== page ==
In Malawi, where 10 percent of adults have HIV, test results can take months to arrive due to vehicle shortages, high fuel costs and poor roads.
Blood samples are normally delivered to labs by ambulance or motorcycle, but deliveries can experience extreme delays, according to the New York City-based U.N. Children’s Emergency Fund.
UNICEF spends $1.5-million US annually delivering HIV blood samples in Malawi — aprt of the work it does providing long-term humanitarian and developmental assistance to children and mothers in developing countries.
The U.N. is testing using drones as an alternative delivery method to cut waiting time for HIV blood smaple delivery and test results, Globe&Mail reported.
For years, Silicon Valley researchers have been promoting the potential for drone delivery to revolutionize medical testing and supplies in Africa.
In sub-Saharan Africa, 85 percent of roads are inaccessible during the wet season, TheGuardian reported. At Silicon Valley’s Singularity University, researchers hope that drones can become less a military tool and more a tool with practical uses in the developing world.
Sponsored by UNICEF and the Malawi government, a weeklong trial started Monday in the Malawi capital that is the first known use of drones in Africa for improving HIV services, officials said, according to Globe&Mail. Costs will be analyzed once the trial ends.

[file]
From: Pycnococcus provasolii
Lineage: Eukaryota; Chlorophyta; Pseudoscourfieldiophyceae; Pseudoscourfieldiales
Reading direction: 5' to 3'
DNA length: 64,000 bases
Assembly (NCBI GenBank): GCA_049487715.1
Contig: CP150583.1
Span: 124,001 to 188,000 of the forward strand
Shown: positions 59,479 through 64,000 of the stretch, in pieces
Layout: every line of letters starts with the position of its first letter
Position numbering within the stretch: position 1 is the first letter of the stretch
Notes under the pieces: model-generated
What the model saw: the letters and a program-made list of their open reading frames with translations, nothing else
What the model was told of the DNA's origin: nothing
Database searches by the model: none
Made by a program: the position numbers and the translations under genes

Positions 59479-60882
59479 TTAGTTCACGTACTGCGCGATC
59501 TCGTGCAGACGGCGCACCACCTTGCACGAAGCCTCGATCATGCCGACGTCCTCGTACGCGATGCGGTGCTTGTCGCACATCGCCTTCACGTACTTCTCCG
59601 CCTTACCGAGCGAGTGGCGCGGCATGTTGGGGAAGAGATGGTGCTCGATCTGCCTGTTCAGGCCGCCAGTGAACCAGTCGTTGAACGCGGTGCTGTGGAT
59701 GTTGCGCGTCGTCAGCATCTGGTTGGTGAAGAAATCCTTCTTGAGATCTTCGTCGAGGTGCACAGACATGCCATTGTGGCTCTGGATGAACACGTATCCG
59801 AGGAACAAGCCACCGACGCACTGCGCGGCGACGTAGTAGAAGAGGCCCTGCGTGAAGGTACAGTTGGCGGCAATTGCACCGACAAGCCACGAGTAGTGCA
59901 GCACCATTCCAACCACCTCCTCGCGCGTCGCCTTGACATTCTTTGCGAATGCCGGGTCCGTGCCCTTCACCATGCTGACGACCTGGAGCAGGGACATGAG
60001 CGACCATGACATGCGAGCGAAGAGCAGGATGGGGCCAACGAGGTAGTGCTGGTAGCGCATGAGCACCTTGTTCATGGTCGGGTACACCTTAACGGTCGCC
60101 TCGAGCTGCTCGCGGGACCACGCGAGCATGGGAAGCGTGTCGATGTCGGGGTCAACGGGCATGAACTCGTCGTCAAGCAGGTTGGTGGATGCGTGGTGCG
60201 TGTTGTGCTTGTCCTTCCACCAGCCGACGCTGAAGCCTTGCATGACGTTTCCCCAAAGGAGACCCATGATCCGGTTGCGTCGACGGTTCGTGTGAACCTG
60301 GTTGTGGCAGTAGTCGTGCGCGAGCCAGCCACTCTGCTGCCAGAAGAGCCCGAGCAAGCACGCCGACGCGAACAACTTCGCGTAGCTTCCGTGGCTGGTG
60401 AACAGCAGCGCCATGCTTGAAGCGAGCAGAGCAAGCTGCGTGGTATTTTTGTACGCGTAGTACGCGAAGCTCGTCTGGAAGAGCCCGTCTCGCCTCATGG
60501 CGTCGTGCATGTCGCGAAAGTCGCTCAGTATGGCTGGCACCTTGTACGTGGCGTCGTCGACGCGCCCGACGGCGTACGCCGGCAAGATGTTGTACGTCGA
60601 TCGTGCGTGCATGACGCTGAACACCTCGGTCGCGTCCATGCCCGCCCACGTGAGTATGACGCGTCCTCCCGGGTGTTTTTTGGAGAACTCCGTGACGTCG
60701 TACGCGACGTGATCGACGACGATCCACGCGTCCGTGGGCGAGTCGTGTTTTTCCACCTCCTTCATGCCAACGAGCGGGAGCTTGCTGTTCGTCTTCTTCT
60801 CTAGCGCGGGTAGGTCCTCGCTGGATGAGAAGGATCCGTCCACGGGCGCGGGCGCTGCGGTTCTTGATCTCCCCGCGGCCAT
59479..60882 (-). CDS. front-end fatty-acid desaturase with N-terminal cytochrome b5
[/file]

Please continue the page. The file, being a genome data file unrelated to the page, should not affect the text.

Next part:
It takes an average of 11 days to get blood samples from Malawi’s local health
centers to a central HIV testing lab, and another eight weeks for the results to be delivered back. In the interim, some people with the virus move away or lose contact with health officials, which could spell life or death.
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The new drone project aims to help thousands of children with HIV. Nearly 40,000 children in Malawi were born to HIV-positive mothers in 2014 and a quarter of the children died from HIV- related diseases. Less than half were receiving medical treatment, Globe&Mail reported.
Drones could be a breakthrough in overcoming the transport problems, said Mahimbo Mdoe, a UNICEF representative in Malawi. “It would be a leap – like going from a land line to a mobile phone,” Mdoe said.
Few regulatory obstacles are expected for drones in Africa – unlike in Europe or North America, where the skies are more crowded and regulations are stricter, Globe&Mail reported. African governments are supportive of drones.
U.S. company Matternet supplied the drones for the Malawi trials this week. The company has been experimenting recently with medical deliveries by drone in developing countries including Haiti, Bhutan and Papua New Guinea.
Redline, another drone project, plans to deliver medical supplies to remote parts of
Rwanda as early as 2017. Read more about it in this AFKInsider report.
The reaction to the drone tests in Malawi has been positive, said Angela Travis, a UNICEF communications specialist, Globe&Mail reported. “It’s very important that (people are) not fearful of the technology.”